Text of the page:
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to separate leaf pigments by chromatography

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Name: Kern Pemberton Date: 13th October, 2008 Lab#: 2 Aim: To separate leaf pigments by chromatography Theory: All biological pigments selectively absorb certain wavelengths of light while reflecting others. The light that is absorbed may be used by the plant to power chemical reactions, while the reflected wavelengths of light determine the color the pigment will appear to the eye. Pigments also serve to attract pollinators. These pigments in plant can be separated in the laboratory via chromatography. This works on a basic principle which is the partition of the components of a mixture between a stationary phase and a mobile phase. The different components of a mixture experience slightly different absorption forces with the stationary phase (cellulose paper) and have different solubilities in the mobile phase (solvent) therefore resulting in different components having different Rf values which is the distance travelled by each component divided by the total distance travelled by the solvent. ...read more.


Discussion: Green plants have five closely related photosynthetic pigments which are; Carotene, Phaeophytin, Xantophyll, Chorophyll a and Chlorophyll b, in order of increasing polarity. Chlorophyll a is the most present in every plant that performs photosynthesis as it is the primary pigment whereas the other are considered primary pigments. The pigments mentioned above can be found in the light harvesting cluster in the thylakoids of the chloroplast. All the pigments except for chlorophyll a are considered accessory pigments. Their purpose in the light harvesting cluster is to absorb energy from light and channel it the primary pigment (chlorophyll a). The combined pigments absorb at different wavelengths in different light harvesting clusters thus there is photosystem I (750nm) and photosystem II (650nm). In photosystem I, the accessory pigments trap energy from the sunlight and funnel it to the primary pigment or chlorophyll a. This then becomes excited and releases an electron which is accepted by an electron acceptor. ...read more.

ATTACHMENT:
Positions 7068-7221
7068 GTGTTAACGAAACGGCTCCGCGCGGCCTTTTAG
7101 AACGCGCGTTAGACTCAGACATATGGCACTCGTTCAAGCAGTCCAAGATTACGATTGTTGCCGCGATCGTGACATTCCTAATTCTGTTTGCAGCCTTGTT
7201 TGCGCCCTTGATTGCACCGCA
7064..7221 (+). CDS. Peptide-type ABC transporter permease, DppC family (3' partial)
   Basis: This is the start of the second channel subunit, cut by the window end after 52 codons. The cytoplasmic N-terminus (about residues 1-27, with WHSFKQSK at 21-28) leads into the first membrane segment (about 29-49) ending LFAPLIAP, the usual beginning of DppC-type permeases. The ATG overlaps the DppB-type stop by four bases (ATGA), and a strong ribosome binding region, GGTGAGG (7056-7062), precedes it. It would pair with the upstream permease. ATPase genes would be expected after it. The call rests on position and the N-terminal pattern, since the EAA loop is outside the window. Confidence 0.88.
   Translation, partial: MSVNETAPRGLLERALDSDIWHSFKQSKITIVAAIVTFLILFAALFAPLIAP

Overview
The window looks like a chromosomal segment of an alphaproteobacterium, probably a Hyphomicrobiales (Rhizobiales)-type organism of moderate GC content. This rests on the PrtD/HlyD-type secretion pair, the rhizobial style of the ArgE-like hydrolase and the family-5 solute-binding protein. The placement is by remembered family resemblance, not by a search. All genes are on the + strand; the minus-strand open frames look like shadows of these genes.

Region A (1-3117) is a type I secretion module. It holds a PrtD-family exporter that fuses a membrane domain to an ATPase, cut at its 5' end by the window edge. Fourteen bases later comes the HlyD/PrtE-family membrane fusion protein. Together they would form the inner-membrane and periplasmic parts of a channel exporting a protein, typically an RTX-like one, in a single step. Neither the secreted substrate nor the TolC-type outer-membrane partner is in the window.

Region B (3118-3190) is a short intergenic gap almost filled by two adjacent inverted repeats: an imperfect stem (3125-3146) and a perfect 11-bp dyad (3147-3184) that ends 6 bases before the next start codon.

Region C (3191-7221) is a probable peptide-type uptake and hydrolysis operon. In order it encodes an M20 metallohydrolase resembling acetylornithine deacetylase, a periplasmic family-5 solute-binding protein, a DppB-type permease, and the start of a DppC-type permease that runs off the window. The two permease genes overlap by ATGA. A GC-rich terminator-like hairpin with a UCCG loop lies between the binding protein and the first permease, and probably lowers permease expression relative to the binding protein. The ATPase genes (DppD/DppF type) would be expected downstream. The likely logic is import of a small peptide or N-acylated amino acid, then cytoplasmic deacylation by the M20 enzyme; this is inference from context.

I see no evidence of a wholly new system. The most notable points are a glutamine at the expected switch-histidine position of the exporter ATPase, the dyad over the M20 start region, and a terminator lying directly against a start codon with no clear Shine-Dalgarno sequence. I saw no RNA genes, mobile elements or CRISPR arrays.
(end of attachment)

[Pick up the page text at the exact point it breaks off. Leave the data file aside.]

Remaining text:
Earlier in the discussion, the different pigments were mentioned in order of increasing polarity which was also the order of decreasing Rf values. This then explains that the solvent used was non-polar and carotene had the greatest attraction for it, thus being separated at the longest distance on the paper and chlorophyll b had the greatest attraction for the cellulose paper. Precautions: * The test tube was stoppered to prevent interaction of the chromatograph paper with the air thus preventing any evaporation. * A graphite pencil was used to draw the base line to insure there were no impurities or foreign pigments being picked up by the solvent. Limitations: * There could have been presence of impurities in the extract provided. Sources of error: * There may have been some absorption of light by the pigments while the experiment was taking place. Improvements: * The tube could have been placed in dim light to ensure that no absorption was taking place. ...read more.

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